## Rounding Algorithms 279 279

dtmos writes

*"Clive Maxfield has an interesting article up on PL DesignLine cataloging most (all?) of the known rounding algorithms used in computer math. As he states, "...the mind soon boggles at the variety and intricacies of the rounding algorithms that may be used for different applications ... round-up, round-down, round-toward-nearest, arithmetic rounding, round-half-up, round-half-down, round-half-even, round-half-odd, round-toward-zero, round-away-from-zero, round-ceiling, round-floor, truncation (chopping), round-alternate, and round-random (stochastic rounding), to name but a few." It's a good read, especially if you *think* you know what your programs are doing."*
## Round this! (Score:5, Funny)

## Re:Round this! (Score:3, Funny)

## Re:Round this! (Score:3, Interesting)

## Most important... (Score:5, Funny)

## Re:Most important... (Score:2)

## Re:Most important... (Score:5, Informative)

It keeps adding the slope value for every x increment and when it overloads it also makes the y position go up one.

Or something like that. Bresenham's I believe.

To get on topic I would use the usual "(x).5 to (x+1).499~9 goes to (x+1)" way.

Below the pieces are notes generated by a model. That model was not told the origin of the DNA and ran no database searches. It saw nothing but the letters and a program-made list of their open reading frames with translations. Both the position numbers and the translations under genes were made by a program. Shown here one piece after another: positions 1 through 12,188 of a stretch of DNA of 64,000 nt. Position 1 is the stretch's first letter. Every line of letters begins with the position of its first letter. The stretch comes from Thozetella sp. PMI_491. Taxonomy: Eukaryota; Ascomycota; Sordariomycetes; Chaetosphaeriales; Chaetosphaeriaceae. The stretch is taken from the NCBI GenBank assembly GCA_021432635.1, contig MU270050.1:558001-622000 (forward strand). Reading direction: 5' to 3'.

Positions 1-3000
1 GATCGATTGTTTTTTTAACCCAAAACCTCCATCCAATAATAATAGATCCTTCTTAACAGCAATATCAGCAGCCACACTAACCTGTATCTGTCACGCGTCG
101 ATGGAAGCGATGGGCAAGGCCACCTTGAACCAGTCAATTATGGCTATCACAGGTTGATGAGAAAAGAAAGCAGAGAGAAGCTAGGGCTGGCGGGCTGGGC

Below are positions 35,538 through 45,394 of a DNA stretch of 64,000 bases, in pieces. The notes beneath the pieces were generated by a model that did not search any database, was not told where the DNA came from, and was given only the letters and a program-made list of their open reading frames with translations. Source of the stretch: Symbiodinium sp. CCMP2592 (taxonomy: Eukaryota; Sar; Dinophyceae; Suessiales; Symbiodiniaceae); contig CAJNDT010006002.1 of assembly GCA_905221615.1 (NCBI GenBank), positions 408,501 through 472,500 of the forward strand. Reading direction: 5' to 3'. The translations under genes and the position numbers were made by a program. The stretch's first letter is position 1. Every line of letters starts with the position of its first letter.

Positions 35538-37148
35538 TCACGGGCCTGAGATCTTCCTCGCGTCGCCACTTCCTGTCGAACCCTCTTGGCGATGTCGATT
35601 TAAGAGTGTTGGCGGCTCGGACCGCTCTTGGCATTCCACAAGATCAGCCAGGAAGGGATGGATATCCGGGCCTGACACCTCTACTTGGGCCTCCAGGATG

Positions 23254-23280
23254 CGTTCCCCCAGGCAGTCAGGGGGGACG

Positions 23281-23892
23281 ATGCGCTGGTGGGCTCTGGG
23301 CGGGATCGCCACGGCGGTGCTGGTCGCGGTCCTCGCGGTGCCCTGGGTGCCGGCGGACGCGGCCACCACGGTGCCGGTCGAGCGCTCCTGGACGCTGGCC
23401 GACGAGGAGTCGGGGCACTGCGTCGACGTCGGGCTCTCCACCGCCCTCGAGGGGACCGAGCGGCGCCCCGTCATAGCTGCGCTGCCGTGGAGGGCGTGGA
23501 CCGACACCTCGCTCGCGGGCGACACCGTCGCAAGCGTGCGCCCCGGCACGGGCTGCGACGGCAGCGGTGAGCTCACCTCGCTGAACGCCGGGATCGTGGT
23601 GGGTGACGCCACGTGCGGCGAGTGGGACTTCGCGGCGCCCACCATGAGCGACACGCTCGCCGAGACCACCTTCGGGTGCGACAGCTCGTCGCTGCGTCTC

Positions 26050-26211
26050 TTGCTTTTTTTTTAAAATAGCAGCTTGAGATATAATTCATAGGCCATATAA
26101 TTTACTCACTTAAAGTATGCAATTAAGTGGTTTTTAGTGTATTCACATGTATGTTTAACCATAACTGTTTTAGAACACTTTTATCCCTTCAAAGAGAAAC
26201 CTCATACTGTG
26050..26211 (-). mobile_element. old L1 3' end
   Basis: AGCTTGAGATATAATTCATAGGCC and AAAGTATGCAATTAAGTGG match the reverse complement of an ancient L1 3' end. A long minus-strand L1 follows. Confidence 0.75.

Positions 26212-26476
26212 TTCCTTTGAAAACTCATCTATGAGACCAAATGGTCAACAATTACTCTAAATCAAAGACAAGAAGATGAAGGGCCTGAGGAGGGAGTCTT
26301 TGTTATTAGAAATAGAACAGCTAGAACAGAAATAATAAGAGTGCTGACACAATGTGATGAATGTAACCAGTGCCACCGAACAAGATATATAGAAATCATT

For negative, just ignore the sign when doing it, e.g. -1.6 -> -2

## Re:Most important... (Score:2, Informative)

## Re:Most important... (Score:4, Informative)

## Re:Most important... (Score:4, Interesting)

## Re:Most important... (Score:5, Interesting)

Computer Capers: Tales of Electronic Thievery, Embezzlement, and Fraud [amazon.com], which should have the necessary citation on the case.## Re:Most important... (Score:2)

## Re:Most important... (Score:2, Funny)

Gulp-n-Blow.There has to be a joke here, I know there does.

## Re:Most important... (Score:2)

## Think you know.... (Score:5, Insightful)

especially if you *think* you know what your programs are doing.Pfft... I've been writing programs and working with computers for over 25 years. I *STILL* haven't figured out what they are doing. Come to think of it, I could say the samething about my wife.

## Re:Think you know.... (Score:2)

Come to think of it, I could say the samething about my wife.If your wife is getting rounded, I'd say she's either pregnant or bulimic. Either way, you have a problem.

## Re:Think you know.... (Score:5, Funny)